“Attack of the Crab Monsters” (1957)

“Braveheart” (1995)

“The City of Lost Children” (1995)

“Clay Pigeons” (1998)

“Clockers” (1995)

“Days of Thunder” (1990)

“Donnie Brasco” (1997)

“Easy Rider” (1968)

“Fido” (2006)

“The Ghost and the Darkness” (1996)

“The Good Son” (1993)

“Heartbreakers” (2001)

“Maximum Overdrive” (1986)

“The Mill and the Cross” (2011)

“Monty Python’s the Meaning of Life” (1983)

“Neil Young: Heart of Gold” (2006)

“Paper Moon” (1973)

“The Pianist” (2002)

“Piranha” (1978)

“The Rainmaker” (1997)

“She Done Him Wrong” (1933)

“Somewhere in Time” (1980)

“Star Trek VI: The Undiscovered Country” (1991)

“Stephen King’s Thinner” (2996)

“Stripped to Kill” (1987)

“Swimming with Sharks” (1994)

“To Be or Not to Be” (1983)

“Top Secret!” (1984)

”Valkyrie” (2008)

“Waking Ned Divine” (1998)

“Zack and Miri Make a Porno” (2008)

So that sucks, right? The worst loss? I’d say The Meaning Of life, but the whole policy stinks. It’s random, and it reveals that said internet subscription service doesn’t care about movies…or you. Videoport keep its movies at your fingertips. Always. Your choice, I suppose…                                                                                    

 Wacky and Worldly Wednesday! You’ve got a free rental coming from the Comedy or Foreign Language sections with any other paid rental! OR Get any three non-new releases for seven days for seven bucks!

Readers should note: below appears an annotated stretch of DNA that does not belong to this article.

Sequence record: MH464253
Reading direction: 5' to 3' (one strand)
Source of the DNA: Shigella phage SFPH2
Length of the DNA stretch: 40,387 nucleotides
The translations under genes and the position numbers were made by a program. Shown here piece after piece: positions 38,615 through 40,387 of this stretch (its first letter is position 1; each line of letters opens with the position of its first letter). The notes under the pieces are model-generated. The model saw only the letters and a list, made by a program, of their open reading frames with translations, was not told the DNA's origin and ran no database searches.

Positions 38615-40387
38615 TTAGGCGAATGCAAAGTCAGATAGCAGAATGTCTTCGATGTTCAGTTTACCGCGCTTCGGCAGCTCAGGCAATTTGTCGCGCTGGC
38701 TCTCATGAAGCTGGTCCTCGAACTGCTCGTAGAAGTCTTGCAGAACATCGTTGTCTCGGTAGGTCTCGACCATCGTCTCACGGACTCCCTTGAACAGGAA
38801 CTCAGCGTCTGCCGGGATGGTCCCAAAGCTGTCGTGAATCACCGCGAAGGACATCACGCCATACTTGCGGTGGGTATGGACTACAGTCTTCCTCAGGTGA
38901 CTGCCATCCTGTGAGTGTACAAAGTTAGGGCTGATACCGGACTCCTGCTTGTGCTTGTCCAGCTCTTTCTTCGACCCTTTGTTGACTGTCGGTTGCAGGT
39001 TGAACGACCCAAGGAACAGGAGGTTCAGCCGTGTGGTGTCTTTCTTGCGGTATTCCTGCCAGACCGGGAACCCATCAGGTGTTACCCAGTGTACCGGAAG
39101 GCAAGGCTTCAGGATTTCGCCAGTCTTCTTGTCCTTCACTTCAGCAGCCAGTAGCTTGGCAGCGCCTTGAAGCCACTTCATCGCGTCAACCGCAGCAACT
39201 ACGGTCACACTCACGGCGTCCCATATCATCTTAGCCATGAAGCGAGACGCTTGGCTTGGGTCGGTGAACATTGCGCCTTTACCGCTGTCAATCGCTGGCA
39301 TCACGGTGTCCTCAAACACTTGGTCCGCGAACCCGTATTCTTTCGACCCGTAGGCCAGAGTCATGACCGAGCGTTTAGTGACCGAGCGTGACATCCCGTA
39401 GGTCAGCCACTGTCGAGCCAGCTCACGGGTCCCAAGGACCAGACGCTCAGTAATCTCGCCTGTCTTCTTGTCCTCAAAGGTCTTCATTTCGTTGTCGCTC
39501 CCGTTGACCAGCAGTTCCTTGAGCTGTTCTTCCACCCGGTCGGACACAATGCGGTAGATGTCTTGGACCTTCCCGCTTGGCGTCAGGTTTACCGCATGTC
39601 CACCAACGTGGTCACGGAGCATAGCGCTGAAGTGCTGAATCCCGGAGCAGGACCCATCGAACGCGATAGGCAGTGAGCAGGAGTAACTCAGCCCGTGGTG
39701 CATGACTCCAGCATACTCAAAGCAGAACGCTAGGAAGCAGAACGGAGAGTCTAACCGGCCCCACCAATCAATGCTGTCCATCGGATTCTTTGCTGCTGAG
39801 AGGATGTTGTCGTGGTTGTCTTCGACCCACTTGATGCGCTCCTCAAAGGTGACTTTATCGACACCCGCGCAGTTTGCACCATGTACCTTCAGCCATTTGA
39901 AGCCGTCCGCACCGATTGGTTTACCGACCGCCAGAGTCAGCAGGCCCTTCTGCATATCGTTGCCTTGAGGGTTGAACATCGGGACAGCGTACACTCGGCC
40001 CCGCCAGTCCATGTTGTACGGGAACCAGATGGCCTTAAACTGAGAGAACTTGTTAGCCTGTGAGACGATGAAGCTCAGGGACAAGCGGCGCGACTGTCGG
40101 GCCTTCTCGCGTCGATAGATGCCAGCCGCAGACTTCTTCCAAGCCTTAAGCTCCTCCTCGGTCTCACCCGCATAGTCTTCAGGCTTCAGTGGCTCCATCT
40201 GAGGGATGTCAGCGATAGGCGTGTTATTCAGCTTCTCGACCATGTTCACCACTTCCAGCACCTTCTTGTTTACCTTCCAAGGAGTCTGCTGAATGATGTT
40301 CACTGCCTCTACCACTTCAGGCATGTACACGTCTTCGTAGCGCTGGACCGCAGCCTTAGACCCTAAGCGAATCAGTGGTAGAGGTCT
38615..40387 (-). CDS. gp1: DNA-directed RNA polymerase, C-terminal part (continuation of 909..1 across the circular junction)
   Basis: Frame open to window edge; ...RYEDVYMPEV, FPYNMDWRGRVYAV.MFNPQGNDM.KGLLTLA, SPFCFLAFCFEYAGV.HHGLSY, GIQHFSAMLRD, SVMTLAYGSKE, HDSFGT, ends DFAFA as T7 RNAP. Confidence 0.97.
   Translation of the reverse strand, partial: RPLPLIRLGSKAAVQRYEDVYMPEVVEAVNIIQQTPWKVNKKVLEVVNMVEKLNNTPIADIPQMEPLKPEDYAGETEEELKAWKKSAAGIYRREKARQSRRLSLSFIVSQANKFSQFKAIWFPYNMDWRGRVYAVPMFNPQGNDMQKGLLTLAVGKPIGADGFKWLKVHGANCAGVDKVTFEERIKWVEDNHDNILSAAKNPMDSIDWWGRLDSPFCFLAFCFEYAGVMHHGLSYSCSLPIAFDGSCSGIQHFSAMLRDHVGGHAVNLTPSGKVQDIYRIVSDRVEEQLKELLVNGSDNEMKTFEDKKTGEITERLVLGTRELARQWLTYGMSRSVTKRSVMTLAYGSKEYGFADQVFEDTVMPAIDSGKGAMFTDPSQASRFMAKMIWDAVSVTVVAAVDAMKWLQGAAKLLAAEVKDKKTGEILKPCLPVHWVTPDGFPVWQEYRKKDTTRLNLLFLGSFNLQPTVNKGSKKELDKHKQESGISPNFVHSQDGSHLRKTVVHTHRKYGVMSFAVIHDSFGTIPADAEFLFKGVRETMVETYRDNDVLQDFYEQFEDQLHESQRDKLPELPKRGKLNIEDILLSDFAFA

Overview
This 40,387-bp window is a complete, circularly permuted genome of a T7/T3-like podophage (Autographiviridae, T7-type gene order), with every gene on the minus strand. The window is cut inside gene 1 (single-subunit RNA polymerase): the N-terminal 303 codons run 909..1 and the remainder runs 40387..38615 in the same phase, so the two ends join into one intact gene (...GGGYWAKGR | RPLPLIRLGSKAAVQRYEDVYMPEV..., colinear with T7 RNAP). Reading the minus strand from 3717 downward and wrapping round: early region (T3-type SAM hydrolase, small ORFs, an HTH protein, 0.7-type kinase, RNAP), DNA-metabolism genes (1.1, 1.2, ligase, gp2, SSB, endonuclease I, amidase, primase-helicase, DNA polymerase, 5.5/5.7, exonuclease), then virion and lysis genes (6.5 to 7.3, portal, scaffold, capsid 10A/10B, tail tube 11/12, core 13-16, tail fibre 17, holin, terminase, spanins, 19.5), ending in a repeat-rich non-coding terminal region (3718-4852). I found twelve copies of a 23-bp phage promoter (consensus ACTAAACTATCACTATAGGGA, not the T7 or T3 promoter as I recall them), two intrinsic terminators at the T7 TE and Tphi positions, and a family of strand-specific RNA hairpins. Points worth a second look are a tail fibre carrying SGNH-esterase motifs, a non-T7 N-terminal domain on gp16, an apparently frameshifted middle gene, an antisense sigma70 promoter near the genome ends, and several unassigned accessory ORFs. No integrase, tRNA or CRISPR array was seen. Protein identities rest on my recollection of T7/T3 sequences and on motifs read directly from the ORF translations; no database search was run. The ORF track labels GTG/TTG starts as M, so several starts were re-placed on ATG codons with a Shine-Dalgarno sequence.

>>> How about getting some free money at Videoport! Pre-pay $20, we give you $25 in rental credit. Pre-pay $30 and you get $40 in rental credit. Yes, it’s just that easy, people.

Thrifty Thursday! Rent one, get a free rental from any other section in the store! OR Get any three non-new releases for seven days for seven bucks!                                        

>>> Emily S. Customer suggests Six Feet Under (in Feature Drama.) HBO’s Six Feet Under gets better the more I watch it. Alan Ball’s prestige drama centers on a family-run Los Angeles funeral home, weaving together the sorrows and lessons of each week’s spotlit death and subsequent funeral through the longer arc of the Fisher family’s joys and dramas. Where it could be trading in archetypes or even stereotypes, the show brims with deftly drawn, complex characters. Newly widowed Ruth (Frances Conroy, American Horror Story) mixes life-long repression with unpredictable quirks and bents. As David the younger son who followed his father into the family business and black-sheep older brother Nate, Jr., Michael C. Hall (Dexter) and Peter Krause (Parenthood, Sports Night) immediately radiate a peculiar but utterly plausible affinity that only develops and broadens as the show does. Angsty teenaged daughter with arty aspirations Claire (Lauren Ambrose, Sleepwalk with Me) is perhaps the closest to a caricature, but Ambrose’s weird, wired combination of snark and luminous energy gives Claire inner life. As it expands, the series introduces a wide range of family and friends, bringing in impressive, accomplished actors of every ilk: Rachel Griffiths, Jeremy Sisto, Lili Taylor, Ben Foster, Mathew St. Patrick, Patricia Clarkson, Justina Muchado, Kathy Bates, James Cromwell. On this rewatch, I noticed that the series manages to seed important character developments and plot points through the earliest seasons, sometimes letting them germinate for years before they bloom. What feels like a loose, long series of stories is actually very tightly structured — without ever losing that fresh, raw sense of immediacy.